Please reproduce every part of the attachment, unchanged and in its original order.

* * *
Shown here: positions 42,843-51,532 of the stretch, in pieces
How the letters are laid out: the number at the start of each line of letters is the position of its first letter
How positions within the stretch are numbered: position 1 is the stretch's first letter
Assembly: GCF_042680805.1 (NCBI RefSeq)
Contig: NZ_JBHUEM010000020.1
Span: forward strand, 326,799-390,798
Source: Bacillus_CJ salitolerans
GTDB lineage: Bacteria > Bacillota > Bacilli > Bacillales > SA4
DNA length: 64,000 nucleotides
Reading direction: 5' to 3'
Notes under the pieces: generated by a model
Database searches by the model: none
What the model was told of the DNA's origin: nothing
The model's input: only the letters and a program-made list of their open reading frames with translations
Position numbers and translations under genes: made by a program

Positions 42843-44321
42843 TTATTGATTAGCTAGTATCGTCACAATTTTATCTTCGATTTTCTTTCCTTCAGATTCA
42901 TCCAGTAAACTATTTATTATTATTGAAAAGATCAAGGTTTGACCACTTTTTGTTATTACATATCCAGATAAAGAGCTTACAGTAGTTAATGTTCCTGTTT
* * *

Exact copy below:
Shown here: positions 42,843-51,532 of the stretch, in pieces
How the letters are laid out: the number at the start of each line of letters is the position of its first letter
How positions within the stretch are numbered: position 1 is the stretch's first letter
Assembly: GCF_042680805.1 (NCBI RefSeq)
Contig: NZ_JBHUEM010000020.1
Span: forward strand, 326,799-390,798
Source: Bacillus_CJ salitolerans
GTDB lineage: Bacteria > Bacillota > Bacilli > Bacillales > SA4
DNA length: 64,000 nucleotides
Reading direction: 5' to 3'
Notes under the pieces: generated by a model
Database searches by the model: none
What the model was told of the DNA's origin: nothing
The model's input: only the letters and a program-made list of their open reading frames with translations
Position numbers and translations under genes: made by a program

Positions 42843-44321
42843 TTATTGATTAGCTAGTATCGTCACAATTTTATCTTCGATTTTCTTTCCTTCAGATTCA
42901 TCCAGTAAACTATTTATTATTATTGAAAAGATCAAGGTTTGACCACTTTTTGTTATTACATATCCAGATAAAGAGCTTACAGTAGTTAATGTTCCTGTTT